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Japan's Sorry Failure to Own Up to Its History

"The one duty we owe to history is to rewrite it," quipped Oscar Wilde, the cynical playwright whose epigrams mocked his nation’s pious-but-phony rationale for empire building.*

When facts haven’t faded or been accidentally twisted, students of history easily identify self-serving rewrites. What makes the Japanese Government’s denial of past imperial war crimes mendacious is that few victims and eye-witnesses are still alive. But time will correct this inconvenience.

Many courageous Japanese World War II veterans, historians, teachers, and others of moral conscience are frustrated and penalized when they attempt to inform an apathetic Japanese public. The official blanket of historical amnesia effectively smothers the memory of war crimes. Japanese born two generations after the crimes neither know nor care. Germany admitted its war guilt and painstakingly redeemed itself from its Nazi past by educating subsequent generations about its dark past. But Japan rejoined the victors without admission of guilt or remorse, and History's grim lessons are hidden from its people.

Truth's first victim of war is also its last. Historicity is denied with misleading terms and arithmetic amnesia that undercount the totals of tens of thousands of rape, torture and murder victims by simply dropping zeros. Current Japanese history texts sanitize the Rape of Nanking as a minor incident; the number of comfort women sex slaves are disputed; and the other horrific crimes of Japanese imperialism are omitted. With each new rewrite of high school and college history texts, the crimes are further blurred and lessened.

Does the Japanese Government intend to deny the documented war crimes until the last victims and witnesses finally die off? Yes, because the Japanese view themselves as innocent victims of WWII. Culturally, Japan believes that its victimhood is more relevant than the unpublicized evils inflicted upon millions who suffered under its cruel military rule.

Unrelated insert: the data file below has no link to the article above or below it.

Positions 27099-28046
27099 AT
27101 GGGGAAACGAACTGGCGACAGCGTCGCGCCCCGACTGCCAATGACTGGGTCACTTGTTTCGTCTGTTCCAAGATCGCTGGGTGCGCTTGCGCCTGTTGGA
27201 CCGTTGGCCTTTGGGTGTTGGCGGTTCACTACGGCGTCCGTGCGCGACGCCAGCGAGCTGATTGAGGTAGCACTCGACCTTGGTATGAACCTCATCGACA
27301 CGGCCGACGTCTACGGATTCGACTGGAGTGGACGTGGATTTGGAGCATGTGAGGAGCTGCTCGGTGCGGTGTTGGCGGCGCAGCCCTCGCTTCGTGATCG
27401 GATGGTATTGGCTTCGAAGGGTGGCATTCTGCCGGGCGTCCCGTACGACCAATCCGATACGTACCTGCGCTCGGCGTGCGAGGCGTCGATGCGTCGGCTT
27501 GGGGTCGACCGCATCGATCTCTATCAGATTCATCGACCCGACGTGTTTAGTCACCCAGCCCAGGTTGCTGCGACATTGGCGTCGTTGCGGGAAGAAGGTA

Japan's response to the outraged cries of survivors and astonished historians echoes the comic’s retort when caught in the act: "Are you going to believe me or your lying eyes?" But no laughs are found in this insult to truth.

The official spin is supported by the racial memory of U.S. atomic bombs exploding over Hiroshima and Nagasaki, as well as Japan’s steadfast role as junior partner of the U.S. during the Cold War, the ancillary Korean Conflict and beyond. Unspoken but obvious at the Hiroshima Peace Memorial Museum is that Asians are the only victims of Caucasian nuclear weaponry used against civilian populations. And unknowing Japanese wonder why.

Japanese students don’t know that the Imperial Japanese military forces deliberately murdered countless more innocent Asian civilians than the combined death toll of Hiroshima and Nagasaki as well as all the other air raids. The decision to use atomic bombs continues to be debated because, unlike Japan’s denied war crimes, the facts about America’s war decisions are public record.

To deny the crimes of the imperial past is to dishonor the innocent Japanese of the present and future. No one should be held accountable for the sins of their grandfathers. But why keep Japan’s crimes out of the history texts studied by the next generation of Japanese leaders?

In her best-seller, The Rape of Nanking, the late Iris Chang subtitled her historical account, The Forgotten Holocaust of World War II. And 'forgotten' is exactly what the current Japanese leadership wants as it continues its vital role as staunch ally, prosperous trading partner and America’s unsinkable aircraft carrier off the Chinese Mainland.

Readers of my newly published novel, The Gook Lover, frequently ask if the war crimes I described really happened. My response: "I wish it were fiction but it’s not."

I wrote The Gook Lover not only to honor the forgotten victims, but to show that the unintended consequences of old colonialism’s demise has made us, regardless of race and culture, who we are. In the words of the novel’s protagonist, Tomi Tomigawa: "If one is despised as a gook, then we are all gooks. The world’s future depends upon our mutual respect and compassion."

*Another Oscar -- Levant -- defined an epigram as "A wisecrack that played Carnegie Hall." To me, a successful epigram is an historical thought that fits on a bumper sticker such as "Don't Launder History."